Nietzsche's Revaluation of Christianity: Contradiction or Paradox?

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Abstract
To try to understand Nietzsche’s conception of Christianity is to try to understand his conception of morality, or to try to analyze, dissect, and diagnose the forces and the relation of forces that underly it, or permeate it. These forces characterize not only the reality as Nietzsche considers it, but also the dynamic of his own writing, thought, and perspective. This is the reason why we can affirm that Nietzsche’s thought and writing are essentially, intrinsically, paradoxical. Indeed, the Nietzschean text unfolds as what constantly resists and escapes the order of discourse as such, which means that it would be a frustrating undertaking to seek a key that discloses and explicates the plurality of meanings that engender and determine the development of his writing. Paradoxically, Nietzschean thought reveals itself only to the extent that it is masked, reread, repeated, rewritten, and stripped of all attempts to master it. In other words, it progresses through a continuous intermingling of forces and, consequently, of values, interpretations, and significations that are unceasingly overcoming and surpassing each other.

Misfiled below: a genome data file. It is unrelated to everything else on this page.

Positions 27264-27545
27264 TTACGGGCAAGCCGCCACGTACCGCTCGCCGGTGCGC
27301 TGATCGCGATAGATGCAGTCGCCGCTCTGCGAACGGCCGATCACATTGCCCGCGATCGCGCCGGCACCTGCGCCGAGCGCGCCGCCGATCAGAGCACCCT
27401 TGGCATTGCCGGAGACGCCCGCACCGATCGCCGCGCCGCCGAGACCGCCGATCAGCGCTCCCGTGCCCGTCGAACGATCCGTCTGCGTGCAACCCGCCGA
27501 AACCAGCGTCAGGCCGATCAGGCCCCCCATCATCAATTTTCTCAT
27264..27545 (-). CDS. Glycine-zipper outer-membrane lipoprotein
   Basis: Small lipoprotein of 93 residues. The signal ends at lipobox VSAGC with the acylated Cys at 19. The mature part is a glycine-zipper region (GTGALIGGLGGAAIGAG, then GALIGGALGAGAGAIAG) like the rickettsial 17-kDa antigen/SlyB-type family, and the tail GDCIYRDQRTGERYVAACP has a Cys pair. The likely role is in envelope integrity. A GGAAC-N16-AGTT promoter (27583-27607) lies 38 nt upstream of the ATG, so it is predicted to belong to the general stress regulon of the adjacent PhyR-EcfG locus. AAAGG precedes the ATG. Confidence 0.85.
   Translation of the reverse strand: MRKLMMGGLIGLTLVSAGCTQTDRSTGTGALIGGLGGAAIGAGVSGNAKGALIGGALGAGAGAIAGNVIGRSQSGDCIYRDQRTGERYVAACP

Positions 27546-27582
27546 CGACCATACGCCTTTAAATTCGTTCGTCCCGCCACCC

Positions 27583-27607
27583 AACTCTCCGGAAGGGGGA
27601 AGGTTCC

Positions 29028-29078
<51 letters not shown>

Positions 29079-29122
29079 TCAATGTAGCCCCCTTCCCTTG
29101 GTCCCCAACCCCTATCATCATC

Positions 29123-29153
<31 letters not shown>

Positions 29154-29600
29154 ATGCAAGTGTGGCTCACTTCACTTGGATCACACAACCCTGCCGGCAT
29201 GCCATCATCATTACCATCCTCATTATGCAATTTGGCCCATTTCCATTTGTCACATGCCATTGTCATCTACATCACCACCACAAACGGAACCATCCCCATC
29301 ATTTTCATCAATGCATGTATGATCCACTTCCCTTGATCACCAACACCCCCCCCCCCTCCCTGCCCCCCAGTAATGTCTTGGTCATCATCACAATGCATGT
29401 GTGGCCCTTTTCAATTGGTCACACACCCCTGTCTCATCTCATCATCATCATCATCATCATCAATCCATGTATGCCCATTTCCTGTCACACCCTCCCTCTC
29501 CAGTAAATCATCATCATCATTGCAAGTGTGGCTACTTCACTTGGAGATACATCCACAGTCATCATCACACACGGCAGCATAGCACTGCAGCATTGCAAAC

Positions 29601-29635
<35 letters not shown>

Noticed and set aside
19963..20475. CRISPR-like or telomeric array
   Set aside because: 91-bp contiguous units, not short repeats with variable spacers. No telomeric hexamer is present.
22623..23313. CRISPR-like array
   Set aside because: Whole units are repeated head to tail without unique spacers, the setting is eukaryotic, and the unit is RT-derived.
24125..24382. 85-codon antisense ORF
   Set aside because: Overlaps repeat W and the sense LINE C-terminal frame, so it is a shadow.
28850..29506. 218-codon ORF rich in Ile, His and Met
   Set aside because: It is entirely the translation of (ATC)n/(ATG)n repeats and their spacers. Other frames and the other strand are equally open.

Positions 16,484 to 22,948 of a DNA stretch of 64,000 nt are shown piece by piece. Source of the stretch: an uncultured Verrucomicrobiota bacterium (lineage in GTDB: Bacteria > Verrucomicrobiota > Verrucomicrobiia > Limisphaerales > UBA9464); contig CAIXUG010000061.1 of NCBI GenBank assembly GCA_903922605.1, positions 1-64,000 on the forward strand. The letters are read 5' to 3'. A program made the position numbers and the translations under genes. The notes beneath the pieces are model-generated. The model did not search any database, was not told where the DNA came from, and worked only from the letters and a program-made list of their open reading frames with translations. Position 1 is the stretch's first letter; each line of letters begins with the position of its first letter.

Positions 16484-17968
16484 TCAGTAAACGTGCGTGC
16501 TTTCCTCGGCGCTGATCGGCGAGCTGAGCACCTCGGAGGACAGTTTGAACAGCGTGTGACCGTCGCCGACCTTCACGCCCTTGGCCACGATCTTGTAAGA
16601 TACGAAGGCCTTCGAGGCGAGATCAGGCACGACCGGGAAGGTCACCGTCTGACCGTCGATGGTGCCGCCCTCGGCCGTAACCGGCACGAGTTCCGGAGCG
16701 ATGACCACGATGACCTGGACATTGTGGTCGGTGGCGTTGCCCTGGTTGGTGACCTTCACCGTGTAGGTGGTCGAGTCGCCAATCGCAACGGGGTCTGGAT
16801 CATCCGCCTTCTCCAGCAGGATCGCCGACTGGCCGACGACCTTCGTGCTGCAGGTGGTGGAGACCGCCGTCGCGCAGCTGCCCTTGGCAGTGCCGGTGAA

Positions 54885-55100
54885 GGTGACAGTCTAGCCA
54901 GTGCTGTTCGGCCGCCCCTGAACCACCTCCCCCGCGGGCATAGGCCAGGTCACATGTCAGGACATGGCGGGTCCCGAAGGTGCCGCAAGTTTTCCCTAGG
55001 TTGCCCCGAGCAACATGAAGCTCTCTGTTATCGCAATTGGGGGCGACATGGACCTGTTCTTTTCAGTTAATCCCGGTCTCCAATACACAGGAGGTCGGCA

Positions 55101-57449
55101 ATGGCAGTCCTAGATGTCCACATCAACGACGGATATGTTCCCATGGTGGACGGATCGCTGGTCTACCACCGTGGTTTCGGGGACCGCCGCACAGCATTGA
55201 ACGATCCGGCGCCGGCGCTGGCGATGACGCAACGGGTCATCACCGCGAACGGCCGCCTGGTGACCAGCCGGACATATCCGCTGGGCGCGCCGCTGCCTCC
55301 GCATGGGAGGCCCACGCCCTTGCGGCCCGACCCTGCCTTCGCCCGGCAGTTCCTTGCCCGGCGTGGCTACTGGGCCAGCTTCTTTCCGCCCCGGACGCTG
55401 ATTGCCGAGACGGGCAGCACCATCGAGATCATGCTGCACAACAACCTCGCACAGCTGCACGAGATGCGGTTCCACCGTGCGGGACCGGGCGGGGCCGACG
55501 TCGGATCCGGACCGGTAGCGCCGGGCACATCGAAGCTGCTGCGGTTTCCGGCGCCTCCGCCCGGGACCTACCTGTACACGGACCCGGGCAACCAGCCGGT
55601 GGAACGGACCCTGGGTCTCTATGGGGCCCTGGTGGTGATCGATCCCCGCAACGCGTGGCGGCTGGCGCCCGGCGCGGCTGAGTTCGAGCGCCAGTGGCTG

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Archival date: 2019-03-03
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